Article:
1/3 of all households are led by a single parent. (34%) Today’s single parents are struggling to engage with the church and with their faith. Being ‘alone’ and unsupported by the Christian culture is something solo parents often ‘feel’, no matter what a local community of faith might project.

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The battle for single parents is real. It’s hard enough to raise our children to be responsible and well-balanced citizens, to provide for their well-being, and keep up with the all the myriad of demands that life throws at us. The challenge to do that without a spouse is nearly impossible. Single parents are overwhelmed by it all in the best of circumstances, and they need our help.

The role of church in coming along side of single parents has largely been a question. Many single parents feel abandoned or judged by the church and lack the confidence to enter the doors of a church to ask for help.

As parents, the demands of doing both a father and mother’s job with their kids is intimidating and discouraging. We as Christ-followers are challenged to help the “widows and orphans” as a manifestation of our ‘true religion”. (James 1:27)

What role should the church play in supporting a single parent? Why?

The growing needs and complex issues surrounding single parent families are not going away, and as our culture continues to shift… the role of family will obviously continue to grow and stretch. The church will need to stretch and grow with those changes and reach to meet the needs of parents in crisis.  A big part of that change within the church will be the priority of creating ministries specifically focused on the needs of the single parent family.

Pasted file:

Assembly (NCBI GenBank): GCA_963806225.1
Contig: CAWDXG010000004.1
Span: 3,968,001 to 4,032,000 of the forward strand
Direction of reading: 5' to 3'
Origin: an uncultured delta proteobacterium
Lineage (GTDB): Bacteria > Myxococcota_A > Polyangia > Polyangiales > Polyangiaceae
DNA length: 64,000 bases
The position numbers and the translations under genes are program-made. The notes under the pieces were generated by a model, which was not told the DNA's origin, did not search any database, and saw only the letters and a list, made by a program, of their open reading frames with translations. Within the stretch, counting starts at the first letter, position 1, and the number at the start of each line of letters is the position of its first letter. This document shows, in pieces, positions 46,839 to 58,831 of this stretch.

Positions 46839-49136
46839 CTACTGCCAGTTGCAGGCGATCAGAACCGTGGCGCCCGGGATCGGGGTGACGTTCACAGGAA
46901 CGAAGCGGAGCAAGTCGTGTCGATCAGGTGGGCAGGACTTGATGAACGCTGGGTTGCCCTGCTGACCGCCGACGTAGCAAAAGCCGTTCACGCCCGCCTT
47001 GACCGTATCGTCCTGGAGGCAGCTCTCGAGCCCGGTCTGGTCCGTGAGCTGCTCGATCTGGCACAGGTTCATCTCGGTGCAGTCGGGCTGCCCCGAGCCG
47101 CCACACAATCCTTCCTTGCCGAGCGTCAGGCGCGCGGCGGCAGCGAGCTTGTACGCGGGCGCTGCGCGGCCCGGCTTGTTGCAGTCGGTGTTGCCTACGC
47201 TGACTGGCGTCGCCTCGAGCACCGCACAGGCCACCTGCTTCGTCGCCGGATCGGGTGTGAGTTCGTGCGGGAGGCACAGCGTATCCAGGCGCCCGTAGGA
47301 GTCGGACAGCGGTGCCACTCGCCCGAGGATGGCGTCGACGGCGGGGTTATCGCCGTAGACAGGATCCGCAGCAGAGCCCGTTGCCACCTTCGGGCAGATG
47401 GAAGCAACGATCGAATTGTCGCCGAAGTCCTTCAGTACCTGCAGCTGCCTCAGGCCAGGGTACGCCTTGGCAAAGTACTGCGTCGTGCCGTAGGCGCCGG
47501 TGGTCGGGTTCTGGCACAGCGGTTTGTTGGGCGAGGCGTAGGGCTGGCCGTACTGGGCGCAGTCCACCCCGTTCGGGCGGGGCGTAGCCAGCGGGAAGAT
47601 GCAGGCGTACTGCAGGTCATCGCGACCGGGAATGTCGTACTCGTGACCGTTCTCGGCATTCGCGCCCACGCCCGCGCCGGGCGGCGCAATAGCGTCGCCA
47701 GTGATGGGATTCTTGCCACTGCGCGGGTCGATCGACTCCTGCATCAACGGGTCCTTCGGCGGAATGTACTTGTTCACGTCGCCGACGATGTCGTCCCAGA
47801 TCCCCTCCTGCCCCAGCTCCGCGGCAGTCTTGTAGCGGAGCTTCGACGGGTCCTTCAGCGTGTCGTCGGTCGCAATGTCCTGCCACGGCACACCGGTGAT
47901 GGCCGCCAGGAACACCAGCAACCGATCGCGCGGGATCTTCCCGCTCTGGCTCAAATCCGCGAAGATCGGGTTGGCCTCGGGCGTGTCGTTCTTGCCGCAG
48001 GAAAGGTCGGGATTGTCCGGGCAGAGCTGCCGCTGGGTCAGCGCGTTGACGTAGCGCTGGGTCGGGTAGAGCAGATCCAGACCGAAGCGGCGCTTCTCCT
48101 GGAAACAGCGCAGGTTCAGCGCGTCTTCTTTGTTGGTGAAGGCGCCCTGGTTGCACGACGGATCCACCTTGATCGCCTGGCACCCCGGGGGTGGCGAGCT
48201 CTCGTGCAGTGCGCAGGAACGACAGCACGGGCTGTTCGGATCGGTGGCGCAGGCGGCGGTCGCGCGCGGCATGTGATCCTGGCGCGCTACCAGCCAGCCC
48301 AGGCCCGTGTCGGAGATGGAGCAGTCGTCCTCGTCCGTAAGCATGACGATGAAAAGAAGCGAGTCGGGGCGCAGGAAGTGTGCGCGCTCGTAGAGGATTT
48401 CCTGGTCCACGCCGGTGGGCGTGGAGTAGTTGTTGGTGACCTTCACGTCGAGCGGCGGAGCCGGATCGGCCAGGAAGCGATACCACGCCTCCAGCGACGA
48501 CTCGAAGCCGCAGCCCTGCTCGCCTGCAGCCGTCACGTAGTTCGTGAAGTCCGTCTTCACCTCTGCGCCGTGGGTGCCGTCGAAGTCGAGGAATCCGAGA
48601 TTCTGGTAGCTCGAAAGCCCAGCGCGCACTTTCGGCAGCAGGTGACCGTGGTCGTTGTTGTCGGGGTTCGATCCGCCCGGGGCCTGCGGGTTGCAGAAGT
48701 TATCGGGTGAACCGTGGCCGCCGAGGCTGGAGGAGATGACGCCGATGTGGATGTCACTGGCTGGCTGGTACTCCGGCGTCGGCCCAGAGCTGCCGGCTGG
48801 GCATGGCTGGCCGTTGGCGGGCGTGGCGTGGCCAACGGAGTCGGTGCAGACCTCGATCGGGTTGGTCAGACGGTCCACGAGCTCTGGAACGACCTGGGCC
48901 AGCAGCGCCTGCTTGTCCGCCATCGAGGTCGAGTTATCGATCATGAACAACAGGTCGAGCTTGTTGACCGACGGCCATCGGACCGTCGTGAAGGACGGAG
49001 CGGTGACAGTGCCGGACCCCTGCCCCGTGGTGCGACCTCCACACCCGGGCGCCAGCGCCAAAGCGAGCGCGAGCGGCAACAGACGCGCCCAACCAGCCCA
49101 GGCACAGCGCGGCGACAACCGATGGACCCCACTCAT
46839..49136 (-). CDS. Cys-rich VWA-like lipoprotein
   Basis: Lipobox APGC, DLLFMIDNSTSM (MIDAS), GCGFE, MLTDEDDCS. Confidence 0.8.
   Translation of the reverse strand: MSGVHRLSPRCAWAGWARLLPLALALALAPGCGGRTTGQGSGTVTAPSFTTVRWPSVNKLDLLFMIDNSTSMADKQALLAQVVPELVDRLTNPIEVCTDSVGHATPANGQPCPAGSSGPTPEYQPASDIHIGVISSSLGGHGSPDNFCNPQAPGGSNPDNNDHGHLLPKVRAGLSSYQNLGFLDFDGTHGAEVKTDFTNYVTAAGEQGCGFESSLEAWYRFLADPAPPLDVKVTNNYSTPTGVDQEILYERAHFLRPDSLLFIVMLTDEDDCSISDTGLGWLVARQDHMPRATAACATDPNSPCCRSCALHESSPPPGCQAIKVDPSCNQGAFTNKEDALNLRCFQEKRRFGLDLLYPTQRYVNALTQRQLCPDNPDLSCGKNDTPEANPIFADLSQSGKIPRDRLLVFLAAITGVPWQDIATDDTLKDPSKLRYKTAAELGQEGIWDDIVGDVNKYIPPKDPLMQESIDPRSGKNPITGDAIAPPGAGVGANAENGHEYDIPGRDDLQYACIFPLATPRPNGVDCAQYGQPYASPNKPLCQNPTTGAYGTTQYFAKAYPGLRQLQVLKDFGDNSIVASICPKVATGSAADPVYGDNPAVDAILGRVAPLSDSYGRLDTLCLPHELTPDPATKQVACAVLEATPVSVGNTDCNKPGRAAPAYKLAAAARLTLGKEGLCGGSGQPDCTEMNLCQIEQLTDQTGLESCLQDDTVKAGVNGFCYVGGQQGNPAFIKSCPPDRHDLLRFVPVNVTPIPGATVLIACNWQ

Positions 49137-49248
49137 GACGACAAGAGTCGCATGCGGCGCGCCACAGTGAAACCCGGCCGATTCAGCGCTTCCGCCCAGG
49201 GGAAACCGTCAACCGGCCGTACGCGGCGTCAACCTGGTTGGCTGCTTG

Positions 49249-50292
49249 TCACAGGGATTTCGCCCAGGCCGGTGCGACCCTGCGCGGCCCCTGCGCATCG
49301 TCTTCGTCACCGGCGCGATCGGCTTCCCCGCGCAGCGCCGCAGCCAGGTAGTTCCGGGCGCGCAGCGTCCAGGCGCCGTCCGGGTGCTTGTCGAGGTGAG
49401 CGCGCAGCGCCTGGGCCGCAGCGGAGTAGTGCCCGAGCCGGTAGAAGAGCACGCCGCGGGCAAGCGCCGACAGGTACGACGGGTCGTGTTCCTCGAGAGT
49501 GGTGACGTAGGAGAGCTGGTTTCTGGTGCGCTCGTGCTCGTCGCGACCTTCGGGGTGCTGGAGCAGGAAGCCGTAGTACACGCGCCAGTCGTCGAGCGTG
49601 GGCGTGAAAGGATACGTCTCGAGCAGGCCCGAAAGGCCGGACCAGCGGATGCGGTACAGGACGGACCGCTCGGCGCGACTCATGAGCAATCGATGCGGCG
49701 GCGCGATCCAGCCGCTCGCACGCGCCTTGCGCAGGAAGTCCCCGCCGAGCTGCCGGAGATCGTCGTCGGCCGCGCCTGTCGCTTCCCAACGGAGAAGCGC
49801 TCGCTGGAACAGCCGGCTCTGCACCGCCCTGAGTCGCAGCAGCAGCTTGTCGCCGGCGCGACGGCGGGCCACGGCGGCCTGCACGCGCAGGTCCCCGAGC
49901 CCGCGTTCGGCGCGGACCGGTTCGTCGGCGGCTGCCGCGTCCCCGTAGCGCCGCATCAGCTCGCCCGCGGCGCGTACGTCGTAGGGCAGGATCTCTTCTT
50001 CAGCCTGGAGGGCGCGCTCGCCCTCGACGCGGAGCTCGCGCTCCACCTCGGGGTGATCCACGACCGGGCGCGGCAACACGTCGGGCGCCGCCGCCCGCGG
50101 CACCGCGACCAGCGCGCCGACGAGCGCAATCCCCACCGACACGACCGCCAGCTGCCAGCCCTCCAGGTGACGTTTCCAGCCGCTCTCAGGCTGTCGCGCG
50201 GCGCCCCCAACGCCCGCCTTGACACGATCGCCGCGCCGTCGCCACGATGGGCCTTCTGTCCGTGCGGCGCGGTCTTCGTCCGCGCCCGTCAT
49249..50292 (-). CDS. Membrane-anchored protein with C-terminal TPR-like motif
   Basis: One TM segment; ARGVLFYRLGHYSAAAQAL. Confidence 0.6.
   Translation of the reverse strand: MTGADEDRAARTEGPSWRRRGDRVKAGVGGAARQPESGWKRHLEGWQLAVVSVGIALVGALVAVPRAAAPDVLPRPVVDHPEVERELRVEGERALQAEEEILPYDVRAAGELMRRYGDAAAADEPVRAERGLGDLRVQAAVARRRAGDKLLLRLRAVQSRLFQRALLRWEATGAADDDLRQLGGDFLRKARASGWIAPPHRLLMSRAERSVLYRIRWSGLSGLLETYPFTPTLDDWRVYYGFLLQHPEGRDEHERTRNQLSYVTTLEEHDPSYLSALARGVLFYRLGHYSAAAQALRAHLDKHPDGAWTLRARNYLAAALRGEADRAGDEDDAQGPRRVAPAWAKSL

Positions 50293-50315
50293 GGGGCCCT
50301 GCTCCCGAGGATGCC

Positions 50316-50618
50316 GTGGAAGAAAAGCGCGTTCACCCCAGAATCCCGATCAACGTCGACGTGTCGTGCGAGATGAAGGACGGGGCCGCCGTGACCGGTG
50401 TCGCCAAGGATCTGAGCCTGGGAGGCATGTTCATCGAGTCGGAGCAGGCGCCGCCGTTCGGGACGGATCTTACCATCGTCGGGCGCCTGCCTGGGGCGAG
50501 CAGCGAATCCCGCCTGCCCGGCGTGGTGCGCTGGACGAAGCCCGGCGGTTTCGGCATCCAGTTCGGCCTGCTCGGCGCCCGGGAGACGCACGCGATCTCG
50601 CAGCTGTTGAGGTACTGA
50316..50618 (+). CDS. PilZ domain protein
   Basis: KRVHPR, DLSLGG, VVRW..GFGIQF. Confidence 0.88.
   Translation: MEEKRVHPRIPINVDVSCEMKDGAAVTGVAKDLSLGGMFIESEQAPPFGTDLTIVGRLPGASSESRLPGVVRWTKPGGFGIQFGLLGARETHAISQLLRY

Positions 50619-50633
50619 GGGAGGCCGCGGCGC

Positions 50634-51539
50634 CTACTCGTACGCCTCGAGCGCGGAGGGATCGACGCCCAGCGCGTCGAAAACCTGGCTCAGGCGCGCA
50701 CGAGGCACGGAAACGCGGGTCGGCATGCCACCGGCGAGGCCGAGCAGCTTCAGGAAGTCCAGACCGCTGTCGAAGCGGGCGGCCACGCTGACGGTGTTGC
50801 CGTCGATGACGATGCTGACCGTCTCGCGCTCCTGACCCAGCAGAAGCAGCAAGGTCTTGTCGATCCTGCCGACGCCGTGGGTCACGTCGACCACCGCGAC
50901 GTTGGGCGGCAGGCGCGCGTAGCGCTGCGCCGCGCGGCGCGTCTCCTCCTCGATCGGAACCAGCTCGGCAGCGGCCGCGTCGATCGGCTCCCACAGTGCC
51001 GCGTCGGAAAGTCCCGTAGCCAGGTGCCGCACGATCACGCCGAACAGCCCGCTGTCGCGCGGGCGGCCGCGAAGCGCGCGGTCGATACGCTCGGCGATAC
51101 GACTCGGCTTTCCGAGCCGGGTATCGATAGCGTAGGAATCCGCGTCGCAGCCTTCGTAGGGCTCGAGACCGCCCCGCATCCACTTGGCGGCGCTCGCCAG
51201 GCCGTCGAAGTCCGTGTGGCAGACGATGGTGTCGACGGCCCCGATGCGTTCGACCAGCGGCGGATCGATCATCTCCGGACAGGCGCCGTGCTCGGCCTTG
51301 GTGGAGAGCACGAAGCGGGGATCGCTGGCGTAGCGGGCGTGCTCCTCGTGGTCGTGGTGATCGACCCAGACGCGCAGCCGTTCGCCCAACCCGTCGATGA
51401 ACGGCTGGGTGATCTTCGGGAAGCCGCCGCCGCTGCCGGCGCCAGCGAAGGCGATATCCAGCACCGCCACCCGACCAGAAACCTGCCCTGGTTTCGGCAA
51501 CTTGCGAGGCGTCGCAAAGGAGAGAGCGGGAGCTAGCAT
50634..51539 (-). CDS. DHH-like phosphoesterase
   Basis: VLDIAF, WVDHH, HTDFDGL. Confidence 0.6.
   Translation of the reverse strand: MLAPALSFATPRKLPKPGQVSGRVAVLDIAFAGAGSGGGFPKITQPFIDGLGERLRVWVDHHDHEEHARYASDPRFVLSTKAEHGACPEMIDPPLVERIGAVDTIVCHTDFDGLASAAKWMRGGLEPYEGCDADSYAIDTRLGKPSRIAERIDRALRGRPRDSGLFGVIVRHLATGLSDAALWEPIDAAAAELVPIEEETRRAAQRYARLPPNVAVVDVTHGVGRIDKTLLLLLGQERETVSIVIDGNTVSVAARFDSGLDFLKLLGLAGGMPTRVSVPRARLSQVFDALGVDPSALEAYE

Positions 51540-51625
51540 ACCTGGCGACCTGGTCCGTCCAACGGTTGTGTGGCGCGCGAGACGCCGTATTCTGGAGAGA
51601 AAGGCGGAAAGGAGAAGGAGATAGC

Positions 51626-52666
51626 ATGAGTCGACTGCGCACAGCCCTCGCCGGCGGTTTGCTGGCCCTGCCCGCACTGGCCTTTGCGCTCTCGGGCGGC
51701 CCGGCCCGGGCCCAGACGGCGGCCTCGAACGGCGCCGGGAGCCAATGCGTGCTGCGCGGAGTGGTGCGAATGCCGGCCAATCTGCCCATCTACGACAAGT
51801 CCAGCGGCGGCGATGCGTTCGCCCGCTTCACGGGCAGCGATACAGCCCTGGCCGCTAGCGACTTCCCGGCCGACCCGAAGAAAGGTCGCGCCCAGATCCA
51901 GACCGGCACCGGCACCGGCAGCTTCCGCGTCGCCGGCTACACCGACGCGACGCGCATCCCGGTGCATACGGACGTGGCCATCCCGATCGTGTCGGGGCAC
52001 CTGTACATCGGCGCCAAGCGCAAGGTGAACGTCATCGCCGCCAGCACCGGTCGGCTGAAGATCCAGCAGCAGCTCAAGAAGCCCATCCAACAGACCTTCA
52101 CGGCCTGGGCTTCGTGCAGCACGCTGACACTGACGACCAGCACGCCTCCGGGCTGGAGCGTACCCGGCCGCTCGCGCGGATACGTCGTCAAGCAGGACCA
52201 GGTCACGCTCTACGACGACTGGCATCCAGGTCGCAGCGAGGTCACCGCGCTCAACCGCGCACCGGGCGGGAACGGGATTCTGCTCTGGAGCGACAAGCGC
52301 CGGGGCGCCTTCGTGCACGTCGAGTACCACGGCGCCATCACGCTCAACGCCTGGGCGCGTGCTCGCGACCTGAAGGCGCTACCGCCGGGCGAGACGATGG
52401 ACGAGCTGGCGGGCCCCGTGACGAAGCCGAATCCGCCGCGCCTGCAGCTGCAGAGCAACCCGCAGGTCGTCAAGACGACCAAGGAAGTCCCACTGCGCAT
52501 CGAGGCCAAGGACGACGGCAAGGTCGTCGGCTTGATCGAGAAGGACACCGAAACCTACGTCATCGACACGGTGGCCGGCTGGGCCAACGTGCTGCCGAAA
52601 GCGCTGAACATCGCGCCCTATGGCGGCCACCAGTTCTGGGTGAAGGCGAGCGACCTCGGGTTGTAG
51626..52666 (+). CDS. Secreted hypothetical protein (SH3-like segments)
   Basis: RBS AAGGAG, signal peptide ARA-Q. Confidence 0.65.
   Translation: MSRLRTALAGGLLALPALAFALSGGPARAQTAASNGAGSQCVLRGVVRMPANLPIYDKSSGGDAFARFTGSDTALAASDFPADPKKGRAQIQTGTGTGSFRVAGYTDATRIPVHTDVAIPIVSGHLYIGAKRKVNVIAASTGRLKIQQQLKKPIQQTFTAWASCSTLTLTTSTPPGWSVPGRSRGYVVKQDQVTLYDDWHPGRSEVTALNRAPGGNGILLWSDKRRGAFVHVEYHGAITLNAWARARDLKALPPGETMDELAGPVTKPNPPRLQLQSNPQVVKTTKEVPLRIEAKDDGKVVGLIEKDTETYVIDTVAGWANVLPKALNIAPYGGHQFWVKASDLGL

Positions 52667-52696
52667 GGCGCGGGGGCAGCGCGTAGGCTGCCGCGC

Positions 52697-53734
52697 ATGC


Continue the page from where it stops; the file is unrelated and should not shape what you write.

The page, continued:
Our interview today explores some of the ‘stigma’s associated with Single parent living, and how to engage with your local church in a way that will help and not hurt you! We invite you to listen in as Nikki tells her story of redemption and renewal!

 About Nikki Leonti Edgar:

Nikki Leonti started her music career as a successful teen gospel singer. She went on to lend her vocals as a backing singer for artists such as Carrie Underwood, Kelly Clarkson, CeeLo Green, Demi Lovato & Amy Grant to name a few. As a sought-after vocalist in Los Angeles she contributes her talent to Fox’s hit show “Glee” as well as “American Idol”, “The Voice”, CW’s “Oh Sit” and many others!

Author of “All things Beautiful” 31 Devotionals for single moms!

Interview Links:

Podcast Interview Link:  https://soundcloud.com/brilliantlybrave/ep59-nikki-leonti-edgar

YouTube Link of interview:  https://youtu.be/5CgGxmHJLMk

Solo Parent Society Link: https://soloparentsociety.com/

Brilliantly Brave Parenting Website Link: https://brilliantlybraveparenting.com

“All things beautiful” Devotional Link: https://www.amazon.com/All-Things-Beautiful-Devotions-Single/dp/1424556287

Notable Quotes:

Fact: 34% of parents are single parent families.

“In the middle of struggling… that’s where the GOOD stuff happens” – Nikki Leonti Edgar